Smart means knowing the laws pertaining to child abuse. We’ve all been told that a spanking that causes a bruise is child abuse and can be successfully prosecuted. However, an
examination of the laws reveals that a parent may use reasonable force to discipline their children.
The laws that provide for the use of reasonable force are an affirmative defense agsainst child abuse charges. An affirmative defense sets out new facts and arguments that might
win for the defendant even if everything set out in the complaint is true. In this case, the affirmative defense argument that is presented is that the force used was reasonable under the
Let’s examine a few State’s affirmative defenses for ‘use of force’ as it pertains to parents:
ARIZONA 13_403 . Justification; use of physical force
The use of physical force upon another person which would otherwise constitute an offense is justifiable and not criminal under any of the following circumstances:
1. A parent or guardian and a teacher or other person entrusted with the care and supervision of a minor or incompetent person may use reasonable and appropriate physical
force upon the minor or incompetent person when and to the extent reasonably necessary and appropriate to maintain discipline.
CONNECTICUT Sec. 53a_18. Use of reasonable physical force or deadly physical force generally.
The use of physical force upon another person which would otherwise constitute an offense is justifiable and not criminal under any of the following circumstances: (1) A parent,
guardian or other person entrusted with the care and supervision of a minor or an incompetent person, except a person entrusted with the care and supervision of a minor for school purposes as
described in subdivision (6) of this section, may use reasonable physical force upon such minor or incompetent person when and to the extent that he reasonably believes such to be necessary to
maintain discipline or to promote the welfare of such minor or incompetent person.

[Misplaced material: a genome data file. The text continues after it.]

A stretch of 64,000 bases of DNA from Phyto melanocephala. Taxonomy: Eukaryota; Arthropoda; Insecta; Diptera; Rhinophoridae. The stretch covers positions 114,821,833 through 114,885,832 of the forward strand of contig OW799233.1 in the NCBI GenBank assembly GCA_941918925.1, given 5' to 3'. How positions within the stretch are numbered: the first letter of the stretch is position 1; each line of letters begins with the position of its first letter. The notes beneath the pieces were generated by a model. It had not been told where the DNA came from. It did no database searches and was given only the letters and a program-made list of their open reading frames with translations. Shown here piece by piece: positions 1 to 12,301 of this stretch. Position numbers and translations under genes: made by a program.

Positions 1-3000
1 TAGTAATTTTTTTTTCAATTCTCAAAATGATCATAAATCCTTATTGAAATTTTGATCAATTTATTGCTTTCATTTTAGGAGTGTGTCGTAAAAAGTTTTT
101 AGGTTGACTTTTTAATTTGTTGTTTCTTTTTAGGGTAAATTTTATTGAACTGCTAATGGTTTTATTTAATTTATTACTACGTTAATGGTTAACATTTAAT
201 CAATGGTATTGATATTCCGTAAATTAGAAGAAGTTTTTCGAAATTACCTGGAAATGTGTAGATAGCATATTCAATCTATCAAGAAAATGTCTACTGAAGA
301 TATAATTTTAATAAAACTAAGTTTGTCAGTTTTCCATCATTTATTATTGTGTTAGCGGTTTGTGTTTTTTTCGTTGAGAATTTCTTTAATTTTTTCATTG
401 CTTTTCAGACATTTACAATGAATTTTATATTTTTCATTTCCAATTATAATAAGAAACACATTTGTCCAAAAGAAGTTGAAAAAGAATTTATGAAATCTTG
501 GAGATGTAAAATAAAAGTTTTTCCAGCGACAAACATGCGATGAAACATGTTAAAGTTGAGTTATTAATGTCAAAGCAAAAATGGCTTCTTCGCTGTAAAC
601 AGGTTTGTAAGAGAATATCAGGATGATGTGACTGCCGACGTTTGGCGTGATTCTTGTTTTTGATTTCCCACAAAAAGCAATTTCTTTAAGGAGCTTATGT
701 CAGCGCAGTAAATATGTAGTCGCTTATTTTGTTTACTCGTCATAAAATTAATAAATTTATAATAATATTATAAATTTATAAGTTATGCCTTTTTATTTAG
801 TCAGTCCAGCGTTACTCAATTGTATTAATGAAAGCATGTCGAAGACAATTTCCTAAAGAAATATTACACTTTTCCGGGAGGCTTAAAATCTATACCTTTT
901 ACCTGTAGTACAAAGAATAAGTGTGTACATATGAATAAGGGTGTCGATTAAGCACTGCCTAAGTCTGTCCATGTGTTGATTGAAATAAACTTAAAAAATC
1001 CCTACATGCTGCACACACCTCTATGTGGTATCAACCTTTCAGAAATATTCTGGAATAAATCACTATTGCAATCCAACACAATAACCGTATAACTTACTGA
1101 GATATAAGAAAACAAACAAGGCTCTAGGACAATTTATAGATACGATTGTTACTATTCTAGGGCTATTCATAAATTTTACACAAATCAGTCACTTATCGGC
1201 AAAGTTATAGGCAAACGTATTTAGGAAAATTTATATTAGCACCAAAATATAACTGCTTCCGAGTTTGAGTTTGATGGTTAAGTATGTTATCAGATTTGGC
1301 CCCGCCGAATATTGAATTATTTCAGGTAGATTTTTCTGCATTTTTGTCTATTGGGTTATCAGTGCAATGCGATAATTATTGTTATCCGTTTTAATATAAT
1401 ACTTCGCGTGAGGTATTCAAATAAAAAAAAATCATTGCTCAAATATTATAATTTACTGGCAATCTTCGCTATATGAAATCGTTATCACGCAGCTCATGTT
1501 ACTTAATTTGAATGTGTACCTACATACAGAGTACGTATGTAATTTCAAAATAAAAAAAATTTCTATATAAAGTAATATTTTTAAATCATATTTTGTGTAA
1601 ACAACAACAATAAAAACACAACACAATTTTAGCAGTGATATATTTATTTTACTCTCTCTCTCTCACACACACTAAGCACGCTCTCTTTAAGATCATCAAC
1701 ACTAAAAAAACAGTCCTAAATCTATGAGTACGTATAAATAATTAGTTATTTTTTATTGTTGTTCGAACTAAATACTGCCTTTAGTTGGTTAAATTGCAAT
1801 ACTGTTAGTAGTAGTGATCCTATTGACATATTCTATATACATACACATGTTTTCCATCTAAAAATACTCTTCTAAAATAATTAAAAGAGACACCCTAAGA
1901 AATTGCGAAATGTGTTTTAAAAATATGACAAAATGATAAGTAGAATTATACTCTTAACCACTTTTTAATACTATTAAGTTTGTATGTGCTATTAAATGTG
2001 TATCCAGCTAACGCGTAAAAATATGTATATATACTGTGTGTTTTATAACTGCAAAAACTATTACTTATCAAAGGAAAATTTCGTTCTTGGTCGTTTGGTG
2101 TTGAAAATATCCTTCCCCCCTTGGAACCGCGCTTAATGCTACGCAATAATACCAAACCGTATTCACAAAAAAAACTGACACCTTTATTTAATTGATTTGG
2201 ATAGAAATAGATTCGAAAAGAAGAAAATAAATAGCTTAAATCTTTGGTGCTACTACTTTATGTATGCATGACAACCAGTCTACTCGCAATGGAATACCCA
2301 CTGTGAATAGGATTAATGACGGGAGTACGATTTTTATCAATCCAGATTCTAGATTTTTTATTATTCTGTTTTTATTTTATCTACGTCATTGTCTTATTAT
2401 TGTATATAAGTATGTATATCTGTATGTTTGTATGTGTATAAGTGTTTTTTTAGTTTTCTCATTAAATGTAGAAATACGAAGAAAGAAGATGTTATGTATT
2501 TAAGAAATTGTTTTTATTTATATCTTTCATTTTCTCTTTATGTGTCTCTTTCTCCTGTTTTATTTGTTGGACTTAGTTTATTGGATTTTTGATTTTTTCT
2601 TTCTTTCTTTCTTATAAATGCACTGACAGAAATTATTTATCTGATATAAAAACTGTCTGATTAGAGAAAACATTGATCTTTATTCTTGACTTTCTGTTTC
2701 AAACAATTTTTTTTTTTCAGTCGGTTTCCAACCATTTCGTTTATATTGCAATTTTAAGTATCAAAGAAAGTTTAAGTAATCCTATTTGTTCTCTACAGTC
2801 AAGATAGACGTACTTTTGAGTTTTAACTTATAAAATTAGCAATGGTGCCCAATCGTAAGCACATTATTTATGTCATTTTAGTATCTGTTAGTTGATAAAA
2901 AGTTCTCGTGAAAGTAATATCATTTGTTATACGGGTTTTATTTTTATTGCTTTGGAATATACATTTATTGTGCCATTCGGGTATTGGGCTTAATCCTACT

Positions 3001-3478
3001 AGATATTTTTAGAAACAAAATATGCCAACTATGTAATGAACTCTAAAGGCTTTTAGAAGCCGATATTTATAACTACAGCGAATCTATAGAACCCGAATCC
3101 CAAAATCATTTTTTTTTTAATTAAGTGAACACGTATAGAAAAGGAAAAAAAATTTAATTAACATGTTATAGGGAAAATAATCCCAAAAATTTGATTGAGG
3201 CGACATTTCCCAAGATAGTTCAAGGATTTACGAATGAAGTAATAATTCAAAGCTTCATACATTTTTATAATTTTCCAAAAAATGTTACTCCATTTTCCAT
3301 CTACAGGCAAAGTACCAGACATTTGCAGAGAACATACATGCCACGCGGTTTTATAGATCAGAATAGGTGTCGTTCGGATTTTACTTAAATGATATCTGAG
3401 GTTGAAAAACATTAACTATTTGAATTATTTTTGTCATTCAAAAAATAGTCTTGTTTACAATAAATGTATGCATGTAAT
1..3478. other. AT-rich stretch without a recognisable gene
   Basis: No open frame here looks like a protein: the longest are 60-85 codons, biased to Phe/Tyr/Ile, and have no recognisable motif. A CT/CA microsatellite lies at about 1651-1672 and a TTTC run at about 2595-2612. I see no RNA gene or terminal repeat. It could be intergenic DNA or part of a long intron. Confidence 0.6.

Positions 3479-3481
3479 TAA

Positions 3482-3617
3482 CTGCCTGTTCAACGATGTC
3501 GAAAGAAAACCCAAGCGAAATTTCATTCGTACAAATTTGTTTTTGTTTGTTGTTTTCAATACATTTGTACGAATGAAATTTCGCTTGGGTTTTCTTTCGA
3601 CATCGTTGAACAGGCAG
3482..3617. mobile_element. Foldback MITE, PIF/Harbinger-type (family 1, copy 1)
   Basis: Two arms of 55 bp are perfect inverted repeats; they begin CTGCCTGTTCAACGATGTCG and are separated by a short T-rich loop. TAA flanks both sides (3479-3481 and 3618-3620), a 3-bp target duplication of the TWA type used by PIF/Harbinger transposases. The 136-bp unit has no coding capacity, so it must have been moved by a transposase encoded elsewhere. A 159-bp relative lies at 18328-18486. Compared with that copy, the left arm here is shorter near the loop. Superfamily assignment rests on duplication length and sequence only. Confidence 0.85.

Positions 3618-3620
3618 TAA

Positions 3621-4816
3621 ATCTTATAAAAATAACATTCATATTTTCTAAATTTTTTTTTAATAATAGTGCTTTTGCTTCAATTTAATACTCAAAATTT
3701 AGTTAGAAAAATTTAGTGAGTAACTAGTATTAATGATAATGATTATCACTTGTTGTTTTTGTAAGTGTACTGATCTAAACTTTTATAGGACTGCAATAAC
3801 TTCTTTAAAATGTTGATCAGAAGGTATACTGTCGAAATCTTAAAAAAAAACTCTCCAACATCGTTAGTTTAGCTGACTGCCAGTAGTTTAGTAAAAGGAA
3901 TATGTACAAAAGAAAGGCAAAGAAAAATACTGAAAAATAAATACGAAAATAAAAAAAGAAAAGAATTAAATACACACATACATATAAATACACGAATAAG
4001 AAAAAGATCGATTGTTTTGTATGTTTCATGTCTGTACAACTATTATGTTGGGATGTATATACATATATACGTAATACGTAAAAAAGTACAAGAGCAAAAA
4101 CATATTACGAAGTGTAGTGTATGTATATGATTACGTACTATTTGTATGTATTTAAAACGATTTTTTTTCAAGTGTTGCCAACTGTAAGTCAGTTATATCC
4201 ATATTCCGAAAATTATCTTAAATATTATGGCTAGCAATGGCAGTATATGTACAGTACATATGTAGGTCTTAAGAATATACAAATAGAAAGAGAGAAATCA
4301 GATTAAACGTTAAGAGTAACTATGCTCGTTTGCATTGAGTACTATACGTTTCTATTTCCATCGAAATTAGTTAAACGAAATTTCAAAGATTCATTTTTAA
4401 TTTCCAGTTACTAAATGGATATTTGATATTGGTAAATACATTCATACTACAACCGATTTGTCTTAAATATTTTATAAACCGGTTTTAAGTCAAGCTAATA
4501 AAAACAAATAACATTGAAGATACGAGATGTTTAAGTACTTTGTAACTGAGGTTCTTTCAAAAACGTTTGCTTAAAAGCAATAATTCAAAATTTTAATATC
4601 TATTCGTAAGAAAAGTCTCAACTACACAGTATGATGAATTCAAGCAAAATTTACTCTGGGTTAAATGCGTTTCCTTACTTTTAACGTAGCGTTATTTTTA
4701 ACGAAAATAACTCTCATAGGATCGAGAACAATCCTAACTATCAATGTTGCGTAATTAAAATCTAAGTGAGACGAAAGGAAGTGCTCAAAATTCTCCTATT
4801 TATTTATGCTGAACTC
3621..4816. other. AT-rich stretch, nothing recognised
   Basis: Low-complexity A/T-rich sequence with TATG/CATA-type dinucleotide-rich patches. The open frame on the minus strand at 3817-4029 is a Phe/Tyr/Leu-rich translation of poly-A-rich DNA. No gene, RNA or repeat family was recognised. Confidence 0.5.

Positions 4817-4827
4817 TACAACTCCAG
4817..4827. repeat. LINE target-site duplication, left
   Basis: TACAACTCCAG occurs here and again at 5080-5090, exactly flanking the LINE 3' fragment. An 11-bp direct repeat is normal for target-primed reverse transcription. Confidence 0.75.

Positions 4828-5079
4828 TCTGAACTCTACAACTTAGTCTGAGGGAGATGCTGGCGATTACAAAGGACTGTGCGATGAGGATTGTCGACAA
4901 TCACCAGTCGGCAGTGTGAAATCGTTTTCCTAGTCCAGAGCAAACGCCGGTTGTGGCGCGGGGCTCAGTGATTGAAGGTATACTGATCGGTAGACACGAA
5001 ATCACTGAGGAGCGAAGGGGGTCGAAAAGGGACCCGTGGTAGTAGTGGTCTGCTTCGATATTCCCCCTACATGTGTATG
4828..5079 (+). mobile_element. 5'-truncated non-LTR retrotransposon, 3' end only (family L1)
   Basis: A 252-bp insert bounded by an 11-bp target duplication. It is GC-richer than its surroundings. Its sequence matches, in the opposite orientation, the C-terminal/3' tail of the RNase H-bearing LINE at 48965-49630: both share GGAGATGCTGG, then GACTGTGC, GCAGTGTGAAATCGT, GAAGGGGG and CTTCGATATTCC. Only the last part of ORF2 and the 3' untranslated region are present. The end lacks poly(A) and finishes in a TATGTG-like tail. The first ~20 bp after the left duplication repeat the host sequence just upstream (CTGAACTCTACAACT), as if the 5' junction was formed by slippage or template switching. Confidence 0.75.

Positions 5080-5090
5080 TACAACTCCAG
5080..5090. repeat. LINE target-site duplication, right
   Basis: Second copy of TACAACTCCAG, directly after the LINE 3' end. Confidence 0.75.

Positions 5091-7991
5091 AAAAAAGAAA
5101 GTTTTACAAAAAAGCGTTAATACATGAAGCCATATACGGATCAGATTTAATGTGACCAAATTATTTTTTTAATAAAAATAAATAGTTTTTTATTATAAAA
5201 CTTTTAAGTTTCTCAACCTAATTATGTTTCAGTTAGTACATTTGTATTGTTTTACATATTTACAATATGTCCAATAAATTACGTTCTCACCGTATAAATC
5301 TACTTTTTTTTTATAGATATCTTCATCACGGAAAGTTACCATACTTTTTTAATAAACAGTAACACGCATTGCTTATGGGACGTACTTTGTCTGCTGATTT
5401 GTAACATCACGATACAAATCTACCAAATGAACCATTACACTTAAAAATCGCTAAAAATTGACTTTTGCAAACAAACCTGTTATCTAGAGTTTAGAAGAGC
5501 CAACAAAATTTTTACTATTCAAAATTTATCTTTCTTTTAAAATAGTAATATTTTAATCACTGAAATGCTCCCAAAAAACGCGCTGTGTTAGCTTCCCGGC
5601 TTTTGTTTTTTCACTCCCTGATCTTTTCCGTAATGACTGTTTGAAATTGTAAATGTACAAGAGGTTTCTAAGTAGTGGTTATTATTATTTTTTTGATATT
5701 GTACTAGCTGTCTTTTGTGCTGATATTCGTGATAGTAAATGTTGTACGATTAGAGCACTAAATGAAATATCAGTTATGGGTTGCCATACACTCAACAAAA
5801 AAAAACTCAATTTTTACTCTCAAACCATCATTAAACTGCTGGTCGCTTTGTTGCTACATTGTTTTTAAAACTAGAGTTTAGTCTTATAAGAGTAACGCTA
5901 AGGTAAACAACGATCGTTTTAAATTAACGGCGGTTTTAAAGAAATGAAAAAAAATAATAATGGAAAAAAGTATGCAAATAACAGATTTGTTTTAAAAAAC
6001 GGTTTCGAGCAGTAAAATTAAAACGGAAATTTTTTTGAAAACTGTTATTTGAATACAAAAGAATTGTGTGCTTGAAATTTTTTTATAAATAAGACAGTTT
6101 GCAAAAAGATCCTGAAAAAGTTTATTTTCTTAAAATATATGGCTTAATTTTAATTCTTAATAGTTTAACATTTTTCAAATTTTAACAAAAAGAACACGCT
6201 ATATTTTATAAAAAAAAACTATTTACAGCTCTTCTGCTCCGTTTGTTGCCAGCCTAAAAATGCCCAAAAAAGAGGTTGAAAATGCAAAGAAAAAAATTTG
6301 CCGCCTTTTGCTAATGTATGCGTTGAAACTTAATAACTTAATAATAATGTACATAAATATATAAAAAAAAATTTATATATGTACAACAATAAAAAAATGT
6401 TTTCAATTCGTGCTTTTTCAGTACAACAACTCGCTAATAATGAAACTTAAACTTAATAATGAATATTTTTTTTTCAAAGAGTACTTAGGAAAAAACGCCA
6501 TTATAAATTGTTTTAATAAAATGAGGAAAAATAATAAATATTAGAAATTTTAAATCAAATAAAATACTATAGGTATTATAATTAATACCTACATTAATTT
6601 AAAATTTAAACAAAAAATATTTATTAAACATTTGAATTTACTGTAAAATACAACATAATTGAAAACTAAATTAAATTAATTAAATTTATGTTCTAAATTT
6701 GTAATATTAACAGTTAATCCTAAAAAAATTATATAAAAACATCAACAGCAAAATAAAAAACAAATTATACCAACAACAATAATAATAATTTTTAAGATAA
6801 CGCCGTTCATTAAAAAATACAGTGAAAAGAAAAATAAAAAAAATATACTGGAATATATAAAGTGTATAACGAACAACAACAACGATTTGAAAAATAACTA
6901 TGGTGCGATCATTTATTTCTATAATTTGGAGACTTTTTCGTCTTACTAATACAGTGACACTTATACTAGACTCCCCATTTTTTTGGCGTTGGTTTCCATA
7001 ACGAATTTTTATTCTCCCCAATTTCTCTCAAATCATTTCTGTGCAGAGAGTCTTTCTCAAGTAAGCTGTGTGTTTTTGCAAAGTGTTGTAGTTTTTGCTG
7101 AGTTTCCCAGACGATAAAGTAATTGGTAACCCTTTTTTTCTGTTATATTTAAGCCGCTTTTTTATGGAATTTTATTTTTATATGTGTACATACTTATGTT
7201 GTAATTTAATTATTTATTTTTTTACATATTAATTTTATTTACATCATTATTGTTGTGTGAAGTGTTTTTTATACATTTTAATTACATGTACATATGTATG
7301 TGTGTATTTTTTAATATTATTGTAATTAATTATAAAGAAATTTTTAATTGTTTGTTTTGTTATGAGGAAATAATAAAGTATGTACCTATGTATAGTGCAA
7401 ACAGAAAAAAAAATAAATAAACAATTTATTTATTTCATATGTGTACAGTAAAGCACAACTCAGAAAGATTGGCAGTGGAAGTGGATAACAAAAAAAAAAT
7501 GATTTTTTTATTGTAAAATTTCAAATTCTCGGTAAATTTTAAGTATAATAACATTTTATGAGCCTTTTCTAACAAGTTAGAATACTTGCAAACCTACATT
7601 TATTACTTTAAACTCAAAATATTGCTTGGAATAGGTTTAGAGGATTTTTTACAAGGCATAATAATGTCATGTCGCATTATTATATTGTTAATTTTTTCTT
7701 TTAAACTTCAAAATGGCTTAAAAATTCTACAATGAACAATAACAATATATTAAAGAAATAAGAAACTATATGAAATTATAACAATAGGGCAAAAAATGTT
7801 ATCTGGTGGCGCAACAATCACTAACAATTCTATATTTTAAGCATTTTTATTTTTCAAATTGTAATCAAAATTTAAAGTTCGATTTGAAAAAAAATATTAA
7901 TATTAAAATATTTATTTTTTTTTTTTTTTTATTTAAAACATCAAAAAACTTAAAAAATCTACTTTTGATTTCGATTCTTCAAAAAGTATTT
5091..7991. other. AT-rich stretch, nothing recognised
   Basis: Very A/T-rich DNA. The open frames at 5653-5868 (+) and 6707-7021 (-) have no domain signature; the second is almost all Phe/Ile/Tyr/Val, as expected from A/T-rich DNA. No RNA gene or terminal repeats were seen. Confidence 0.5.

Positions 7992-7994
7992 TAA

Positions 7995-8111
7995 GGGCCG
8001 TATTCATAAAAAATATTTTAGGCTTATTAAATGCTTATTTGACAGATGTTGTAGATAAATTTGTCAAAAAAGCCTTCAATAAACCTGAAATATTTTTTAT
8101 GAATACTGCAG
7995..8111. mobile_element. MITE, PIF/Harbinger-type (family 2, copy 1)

DELAWARE § 468. Same _ Use of force by persons with special responsibility for care, discipline or safety of others.
The use of force upon or toward the person of another is justifiable if it is reasonable and moderate and:
(1) The defendant is the parent, guardian, foster parent, legal custodian or other person similarly responsible for the general care and supervision of a child, or a person acting at the request of a parent, guardian, foster parent, legal custodian or other responsible person, and: a. The force is used for the purpose of safeguarding or promoting the welfare of the child, including the prevention or punishment of misconduct; and b. The force used is intended to benefit the child, or for the special purposes listed in subdivisions (2)a., (3)a., (4)a., (5), (6) and (7) of this section. The size, age, condition of the child, location of the force and the strength and duration of the force shall be factors considered in determining whether the force used is reasonable and moderate; but c. The force shall not be justified if it includes, but is not limited to, any of the following: Throwing the child, kicking, burning, cutting, striking with a closed fist, interfering with breathing, use of or threatened use of a deadly weapon, prolonged deprivation of sustenance or medication, or doing any other act that is likely to cause or does cause physical injury, disfigurement, mental distress, unnecessary degradation or substantial risk of serious physical injury or death; or